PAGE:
And tip number ten is to restrict your availability for meetings. Now, often in an agency, this has to be a policy. But I know of many agencies that are saying things like, let’s have a no meetings Friday, no internal meetings Friday or Monday or both. And this has been something that’s been discussed as a wider agency team. So everybody’s got a view on what could be more beneficial. And what that means is that people can’t book meetings in your diary that you haven’t given approval for. Also, it helps to manage your own personal time because during these times, I’m recording this mid September you know, we are coming out of the lock down period, it’s the Covid-19 situation. Many of us are working from home with multiple distractions and a schedule, some of us are taking children to school. But I think this is about culture, and it’s about talking to your agency to look at collaborating as a team and thinking, ‘would this be more beneficial to maybe restrict internal meetings to certain days of the week or maybe certain times of the day, which are suiting more people?’. So have a think about how that could work for you. Personally, I try to block out Mondays and Fridays to have no coaching, no training sessions and no external calls and meetings so that I can focus on content creation, on planning, on doing all of the work that requires deep concentration. So that’s my top 10 tips.
I’ve got a bonus, one for you, but let me just run through those tips again.
- So number one was know what the business wants, so that you’re focusing your time in the areas that the agency actually needs. So check with your seniors.
- Number two, minimize distractions. Stop those pop ups.
- Number three, limit amount of time you check your emails, three or four times a day max.
- Number four, understand the benefit of working on important but not urgent tasks. These tend to be your deep work. The ones like client development planning, etc. And these are the ones that really going to move the needle on your career.
- Number five is Parkinson’s Law. Are you allowing yourself too much time to do one particular task? Could it be done more smartly?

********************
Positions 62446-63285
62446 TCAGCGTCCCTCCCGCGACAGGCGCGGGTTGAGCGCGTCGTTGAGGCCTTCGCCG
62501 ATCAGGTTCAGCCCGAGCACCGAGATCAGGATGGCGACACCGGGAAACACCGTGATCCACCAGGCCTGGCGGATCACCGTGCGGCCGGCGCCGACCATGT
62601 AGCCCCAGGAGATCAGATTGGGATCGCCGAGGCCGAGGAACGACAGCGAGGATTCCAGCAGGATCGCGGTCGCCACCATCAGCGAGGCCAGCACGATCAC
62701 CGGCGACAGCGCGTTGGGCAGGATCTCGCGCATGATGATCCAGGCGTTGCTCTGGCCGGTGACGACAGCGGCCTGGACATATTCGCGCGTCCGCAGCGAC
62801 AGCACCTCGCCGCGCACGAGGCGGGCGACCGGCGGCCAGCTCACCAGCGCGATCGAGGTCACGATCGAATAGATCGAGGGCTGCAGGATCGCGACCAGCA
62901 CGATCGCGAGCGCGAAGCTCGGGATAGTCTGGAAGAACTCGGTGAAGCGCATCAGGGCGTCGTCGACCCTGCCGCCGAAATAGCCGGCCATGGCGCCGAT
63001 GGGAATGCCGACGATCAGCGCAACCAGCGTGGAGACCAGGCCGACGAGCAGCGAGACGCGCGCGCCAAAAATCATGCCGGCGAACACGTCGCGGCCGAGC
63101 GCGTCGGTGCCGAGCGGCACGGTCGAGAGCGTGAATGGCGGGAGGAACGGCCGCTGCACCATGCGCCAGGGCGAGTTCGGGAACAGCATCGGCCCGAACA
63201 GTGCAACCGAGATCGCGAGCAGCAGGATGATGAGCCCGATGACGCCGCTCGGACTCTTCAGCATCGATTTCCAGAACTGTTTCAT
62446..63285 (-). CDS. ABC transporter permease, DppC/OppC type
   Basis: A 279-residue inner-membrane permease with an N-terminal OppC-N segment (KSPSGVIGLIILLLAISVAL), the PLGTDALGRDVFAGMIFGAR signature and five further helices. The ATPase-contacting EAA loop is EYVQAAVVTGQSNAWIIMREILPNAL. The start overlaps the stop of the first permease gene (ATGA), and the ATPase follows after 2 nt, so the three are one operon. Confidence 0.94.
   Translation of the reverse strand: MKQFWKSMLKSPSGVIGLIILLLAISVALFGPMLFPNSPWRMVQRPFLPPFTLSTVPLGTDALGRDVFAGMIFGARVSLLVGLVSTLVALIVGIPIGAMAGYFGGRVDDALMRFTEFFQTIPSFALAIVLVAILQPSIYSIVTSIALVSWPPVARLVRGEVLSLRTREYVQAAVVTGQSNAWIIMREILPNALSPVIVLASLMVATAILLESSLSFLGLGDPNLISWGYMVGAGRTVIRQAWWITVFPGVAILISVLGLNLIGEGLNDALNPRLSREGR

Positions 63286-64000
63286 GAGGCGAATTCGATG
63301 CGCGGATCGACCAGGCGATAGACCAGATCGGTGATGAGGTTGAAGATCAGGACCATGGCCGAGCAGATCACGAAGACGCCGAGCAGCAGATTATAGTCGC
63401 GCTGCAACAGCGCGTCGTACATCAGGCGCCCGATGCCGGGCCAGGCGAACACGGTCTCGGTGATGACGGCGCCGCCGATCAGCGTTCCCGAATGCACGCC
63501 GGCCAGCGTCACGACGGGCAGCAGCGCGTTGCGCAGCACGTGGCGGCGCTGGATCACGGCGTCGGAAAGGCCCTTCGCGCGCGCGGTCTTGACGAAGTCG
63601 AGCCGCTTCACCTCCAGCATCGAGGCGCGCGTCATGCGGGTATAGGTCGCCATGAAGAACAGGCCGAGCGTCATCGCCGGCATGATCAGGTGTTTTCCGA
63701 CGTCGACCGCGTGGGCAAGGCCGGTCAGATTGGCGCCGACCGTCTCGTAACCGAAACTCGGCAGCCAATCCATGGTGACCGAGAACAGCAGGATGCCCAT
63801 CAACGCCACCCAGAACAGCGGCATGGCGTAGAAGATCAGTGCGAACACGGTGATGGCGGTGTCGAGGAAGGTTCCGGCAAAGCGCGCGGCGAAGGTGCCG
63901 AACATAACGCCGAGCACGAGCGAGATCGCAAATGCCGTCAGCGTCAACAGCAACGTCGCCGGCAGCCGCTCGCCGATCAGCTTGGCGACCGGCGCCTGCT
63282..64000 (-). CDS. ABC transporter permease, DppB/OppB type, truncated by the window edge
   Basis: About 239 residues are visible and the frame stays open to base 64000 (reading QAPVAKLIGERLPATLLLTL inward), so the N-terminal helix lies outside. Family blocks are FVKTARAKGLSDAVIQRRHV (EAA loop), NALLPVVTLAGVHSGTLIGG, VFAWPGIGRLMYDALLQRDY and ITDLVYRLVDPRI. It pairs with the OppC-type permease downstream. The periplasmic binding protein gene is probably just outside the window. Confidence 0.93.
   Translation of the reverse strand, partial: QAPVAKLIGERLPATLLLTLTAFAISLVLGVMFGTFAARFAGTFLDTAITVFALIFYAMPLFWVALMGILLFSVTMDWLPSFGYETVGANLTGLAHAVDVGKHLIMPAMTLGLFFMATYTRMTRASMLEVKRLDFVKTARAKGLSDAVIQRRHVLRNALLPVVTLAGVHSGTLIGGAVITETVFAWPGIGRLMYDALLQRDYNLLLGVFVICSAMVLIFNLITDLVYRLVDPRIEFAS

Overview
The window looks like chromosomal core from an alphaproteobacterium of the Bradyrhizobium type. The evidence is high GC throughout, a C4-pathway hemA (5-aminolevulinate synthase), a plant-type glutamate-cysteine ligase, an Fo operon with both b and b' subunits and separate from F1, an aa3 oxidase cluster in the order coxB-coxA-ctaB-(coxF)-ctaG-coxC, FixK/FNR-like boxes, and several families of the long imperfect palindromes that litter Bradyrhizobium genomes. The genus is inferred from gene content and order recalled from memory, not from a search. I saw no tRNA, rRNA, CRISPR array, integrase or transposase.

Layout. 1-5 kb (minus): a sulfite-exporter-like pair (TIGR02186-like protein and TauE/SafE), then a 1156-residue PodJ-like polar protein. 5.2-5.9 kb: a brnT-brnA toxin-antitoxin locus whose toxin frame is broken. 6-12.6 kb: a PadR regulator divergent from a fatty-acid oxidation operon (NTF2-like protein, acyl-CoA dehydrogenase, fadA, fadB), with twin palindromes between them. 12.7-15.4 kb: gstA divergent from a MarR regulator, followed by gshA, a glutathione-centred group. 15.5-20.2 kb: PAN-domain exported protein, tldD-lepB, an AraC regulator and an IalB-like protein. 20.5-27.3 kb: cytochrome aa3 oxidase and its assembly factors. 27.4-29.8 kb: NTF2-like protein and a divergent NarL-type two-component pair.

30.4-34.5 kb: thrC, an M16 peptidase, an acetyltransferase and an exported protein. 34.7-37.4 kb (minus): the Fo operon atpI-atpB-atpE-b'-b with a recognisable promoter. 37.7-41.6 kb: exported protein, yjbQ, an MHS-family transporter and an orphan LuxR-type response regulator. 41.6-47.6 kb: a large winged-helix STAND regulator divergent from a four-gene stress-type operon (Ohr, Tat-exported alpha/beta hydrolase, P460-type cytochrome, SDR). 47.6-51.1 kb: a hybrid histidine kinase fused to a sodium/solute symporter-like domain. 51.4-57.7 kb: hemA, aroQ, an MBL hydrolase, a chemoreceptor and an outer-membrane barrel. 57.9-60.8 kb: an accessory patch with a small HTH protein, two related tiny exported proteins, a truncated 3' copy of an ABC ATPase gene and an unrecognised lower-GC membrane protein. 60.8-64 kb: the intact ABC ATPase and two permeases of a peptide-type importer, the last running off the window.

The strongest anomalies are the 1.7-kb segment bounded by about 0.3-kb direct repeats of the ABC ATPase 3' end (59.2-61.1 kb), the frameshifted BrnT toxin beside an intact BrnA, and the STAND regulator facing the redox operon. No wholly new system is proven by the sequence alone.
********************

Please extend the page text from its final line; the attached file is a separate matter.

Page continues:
- Number six. Are you saying yes, too much? I’m not saying no enough.
- Number seven, are you planning in advance? So think about your long, medium and short term planning tools that you use so that you can put those milestones in your diary in advance.
- Number eight, calendar time blocking. So use your calendar to block times for meetings, for planning for everything that you need.
- Number nine, make sure you continually review how you’re spending your time so you can see how you can leverage tools that you could use and then..
- number 10, restrict availability for internal meetings, and that’s something you probably want to discuss as a team.
The bonus tip that I’ve got is something that my coach, Osman Sharif, said a while ago, which really, really helped me. Think about, if you are working from home, having different places in your house for doing different tasks. So, for example, if you are creating a plan or having to really focus deeply on content creation, then think about going into your lounge to do it or going to sit by a window to think, or maybe going to a local hotel reception and sitting there for an inspirational environment. Because sometimes we try to do absolutely everything at our desk, but sometimes it means that we’re not the most productive we could be. So if your brain associates your desk as a place that you do lots of quick turnaround tasks phone calls, meetings, emails, then you need to change your environment so that your brain, then all of a sudden has a different feeling and it tends to operate in a different way. So I tend to do all of my thinking somewhere else other than my desk. And if you’re in the office environment, then going into a meeting room and closing the door so that you’ve got that deep focus time.
So I really hope this has been beneficial. I would love to hear from you if you have any other tips to share for creative agency account managers. May be something that you use all the time, a tool, or it could be a methodology or just a tip.
I’d love to hear your views, so if you I would like to share with me your feedback, I’d love to hear from you. It’s email@example.com
, and I’ll see you on the next episode.